Even if he is spotted his cloak offers the perfect disguise for the underhive, most will think it nothing more than a sump rat and move on. If they do take more of an interest, Rattys not adverse to slitting the odd throat.
These guys were a lot of fun to make. The base models are from Blackstone Fortress and converted with a variety of bits. The camera was made from a Tau Plasma Rifle, Sicarian antennae, a gun handle and the cap from an unknown kit. Just found that one in the bits box. Ratty was converted up using a Space Wolves helmet and cloak, cut to fit with a touch of green stuff for the seam.
That makes up my first character group, these guys and Aquillus/Nevin, and something I’ll be using in a campaign as the arbitrator. I’m working on some rules for them which I’ll show off soon.
Work has progressed quite swiftly with the gang, in all aspects. I’ve got 15 built, 5 painted and the big old brute ready to go. I’ve even got a backstory in mind and a whole host of other conversions planned out, but those are posts all of their own.
Here’s a look at everything painted so far, including their very own Ambot!
I’ve really enjoyed building and painting all of this so much but it’s the converting that’s really sunk its hooks into me. I’d forgotten the joy of sifting through your bits box, lining parts up, creating something unique and special to your force. I started off with a few small additions, like the shields and long Las on my leader or the Lascannon, a simple matter of replacing the barrel and cutting down the back to fit the energy cell…
Even the ambot only featured a few bits and pieces stuck on where they looked cool, simply filing the join point to match up…
But its these wee additions that make all the difference and really helps blend something like the Ambot into your force, something also achieved with a matching paint job. I used some Eldar backpack components for the ‘antennae’ and some Tau bits for the back vanes. I chopped up and smmothed down one of the energy shield peices to add the Van Saar emblem to the shoulder guard.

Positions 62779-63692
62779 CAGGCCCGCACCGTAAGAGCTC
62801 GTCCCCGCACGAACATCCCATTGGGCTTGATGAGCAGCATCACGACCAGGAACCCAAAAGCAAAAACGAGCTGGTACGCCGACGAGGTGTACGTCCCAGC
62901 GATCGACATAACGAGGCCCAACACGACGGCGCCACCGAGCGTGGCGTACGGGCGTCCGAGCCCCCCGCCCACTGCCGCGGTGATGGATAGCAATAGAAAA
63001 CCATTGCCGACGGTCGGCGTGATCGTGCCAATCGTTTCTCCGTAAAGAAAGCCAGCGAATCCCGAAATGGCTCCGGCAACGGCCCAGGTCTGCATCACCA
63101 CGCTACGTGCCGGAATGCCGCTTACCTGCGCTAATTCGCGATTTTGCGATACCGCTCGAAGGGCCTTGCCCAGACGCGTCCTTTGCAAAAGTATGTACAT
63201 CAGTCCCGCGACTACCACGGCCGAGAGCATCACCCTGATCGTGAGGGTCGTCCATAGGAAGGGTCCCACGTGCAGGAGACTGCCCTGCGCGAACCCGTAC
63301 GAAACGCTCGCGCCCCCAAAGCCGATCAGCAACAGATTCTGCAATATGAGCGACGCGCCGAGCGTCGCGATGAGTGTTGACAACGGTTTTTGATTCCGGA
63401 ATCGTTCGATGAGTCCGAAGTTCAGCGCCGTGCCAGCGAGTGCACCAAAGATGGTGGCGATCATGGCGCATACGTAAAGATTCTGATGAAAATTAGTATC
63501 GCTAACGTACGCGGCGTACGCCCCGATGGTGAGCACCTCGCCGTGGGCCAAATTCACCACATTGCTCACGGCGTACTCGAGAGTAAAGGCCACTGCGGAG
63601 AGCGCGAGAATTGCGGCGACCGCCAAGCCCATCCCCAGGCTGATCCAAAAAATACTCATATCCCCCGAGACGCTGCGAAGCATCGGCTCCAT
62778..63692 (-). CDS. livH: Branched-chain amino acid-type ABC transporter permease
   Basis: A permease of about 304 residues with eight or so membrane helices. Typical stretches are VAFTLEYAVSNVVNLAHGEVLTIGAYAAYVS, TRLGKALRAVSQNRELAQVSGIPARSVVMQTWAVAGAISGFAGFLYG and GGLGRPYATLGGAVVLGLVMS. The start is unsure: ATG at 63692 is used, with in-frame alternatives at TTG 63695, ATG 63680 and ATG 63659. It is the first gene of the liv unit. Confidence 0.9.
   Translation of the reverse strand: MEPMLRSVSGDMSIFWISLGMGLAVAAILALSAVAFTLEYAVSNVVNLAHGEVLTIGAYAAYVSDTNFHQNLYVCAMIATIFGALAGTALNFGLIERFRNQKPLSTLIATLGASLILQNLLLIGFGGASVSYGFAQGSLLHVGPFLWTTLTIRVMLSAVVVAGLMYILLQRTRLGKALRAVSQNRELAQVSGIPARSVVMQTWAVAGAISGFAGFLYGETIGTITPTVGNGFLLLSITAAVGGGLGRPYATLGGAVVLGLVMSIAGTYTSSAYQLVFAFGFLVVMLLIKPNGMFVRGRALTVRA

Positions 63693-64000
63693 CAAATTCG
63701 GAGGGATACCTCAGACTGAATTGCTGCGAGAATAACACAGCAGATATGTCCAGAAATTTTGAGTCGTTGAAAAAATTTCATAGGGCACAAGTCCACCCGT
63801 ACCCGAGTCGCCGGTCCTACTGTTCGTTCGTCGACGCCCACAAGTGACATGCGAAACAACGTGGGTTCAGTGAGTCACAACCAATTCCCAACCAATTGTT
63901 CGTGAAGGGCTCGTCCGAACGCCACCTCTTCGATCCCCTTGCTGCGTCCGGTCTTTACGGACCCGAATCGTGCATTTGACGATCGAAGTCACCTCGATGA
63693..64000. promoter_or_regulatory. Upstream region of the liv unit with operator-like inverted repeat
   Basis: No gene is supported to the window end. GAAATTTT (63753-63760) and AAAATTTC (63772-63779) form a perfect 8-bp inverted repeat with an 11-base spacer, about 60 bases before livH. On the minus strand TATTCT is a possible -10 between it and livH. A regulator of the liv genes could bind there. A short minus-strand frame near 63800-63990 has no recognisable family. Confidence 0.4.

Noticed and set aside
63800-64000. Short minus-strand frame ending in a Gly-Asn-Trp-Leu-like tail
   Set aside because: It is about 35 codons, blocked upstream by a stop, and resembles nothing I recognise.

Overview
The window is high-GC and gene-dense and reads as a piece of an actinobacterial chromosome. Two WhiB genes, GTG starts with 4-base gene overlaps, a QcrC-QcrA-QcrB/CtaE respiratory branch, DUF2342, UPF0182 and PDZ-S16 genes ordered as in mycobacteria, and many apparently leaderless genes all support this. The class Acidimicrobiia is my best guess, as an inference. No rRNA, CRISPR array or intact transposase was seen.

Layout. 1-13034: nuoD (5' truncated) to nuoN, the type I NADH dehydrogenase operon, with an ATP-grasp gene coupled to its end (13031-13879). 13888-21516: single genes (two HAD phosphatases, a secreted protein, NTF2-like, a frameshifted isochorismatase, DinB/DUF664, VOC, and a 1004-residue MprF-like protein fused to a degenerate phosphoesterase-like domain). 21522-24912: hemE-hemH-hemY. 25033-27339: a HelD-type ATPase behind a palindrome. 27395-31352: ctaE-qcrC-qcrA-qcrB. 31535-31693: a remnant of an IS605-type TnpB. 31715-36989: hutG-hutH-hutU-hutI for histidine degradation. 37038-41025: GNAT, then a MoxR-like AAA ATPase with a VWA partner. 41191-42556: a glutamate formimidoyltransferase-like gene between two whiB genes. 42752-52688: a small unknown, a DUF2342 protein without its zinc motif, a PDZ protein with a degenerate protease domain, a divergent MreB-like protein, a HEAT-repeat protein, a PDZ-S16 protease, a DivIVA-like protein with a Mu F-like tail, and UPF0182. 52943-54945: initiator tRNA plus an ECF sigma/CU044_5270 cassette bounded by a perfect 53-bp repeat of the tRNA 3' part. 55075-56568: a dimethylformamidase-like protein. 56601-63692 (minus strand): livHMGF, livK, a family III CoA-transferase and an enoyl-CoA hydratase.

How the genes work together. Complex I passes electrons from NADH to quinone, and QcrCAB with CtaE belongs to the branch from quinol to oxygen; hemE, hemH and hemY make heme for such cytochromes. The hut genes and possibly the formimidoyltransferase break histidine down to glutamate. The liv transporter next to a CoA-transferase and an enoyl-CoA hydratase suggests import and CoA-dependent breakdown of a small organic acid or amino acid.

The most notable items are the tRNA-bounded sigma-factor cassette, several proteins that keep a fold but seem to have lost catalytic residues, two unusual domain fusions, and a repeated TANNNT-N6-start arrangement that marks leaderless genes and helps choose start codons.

I’ve got so many more ideas for models I’d like to make, not just for the Van Saar but a whole host of Underhive characters, loners and outcasts for a campaign I have planned, but I’ll tell you more about that soon. For now here’s a few more pictures of the gang…
This month’s issue of Tabletop Gaming Magazine is on stores now and inside you’ll find the guide I produced for a selection of monsters from Wizkids Nolzur’s Marvelous Miniatures range.
Here’s a look at the creatures and critters I worked on…
This was a follow on from the previous issue, in which I covered a few of the heroes…
For something I wanted to keep up to date with I dropped this surprisingly quickly, but nows a good as time as any to jump back on board. So without further ado, let’s take a look at the models I painted over the last few months…
Models Painted: 9
Total painted in 2018: 48
Models Painted: 10
Total painted in 2018: 58
Models Painted: 12
Total painted in 2018: 70
Models Painted: 6
Total painted in 2018: 76
Models Painted: 14
Total painted in 2018: 90
Models Painted: 3
Total painted in 2018: 93
And that’s us all caught up! Not as much as I would have liked in a few of the months but it’s been a fairly hectic year since March, hence the massive gap between posts.
The infamous smuggler, scoundrel and scruffy looking nerf herder has joined the group of painted models for my Imperial Assault games. I’ve been looking forward to this one, and he certainly didn’t let me down…
I’m really loving the quality of the FFG plastic miniatures, and am finding the level of detail quite pleasing. Whilst for the most part they are just high end board game pieces comparable with the low end of your normal tabletop gaming miniatures, they do the job well for a fairly low cost. In addition they’ve also captured the essence of most of the characters quite well, which I think is something very important when it comes to something as beloved as Star Wars.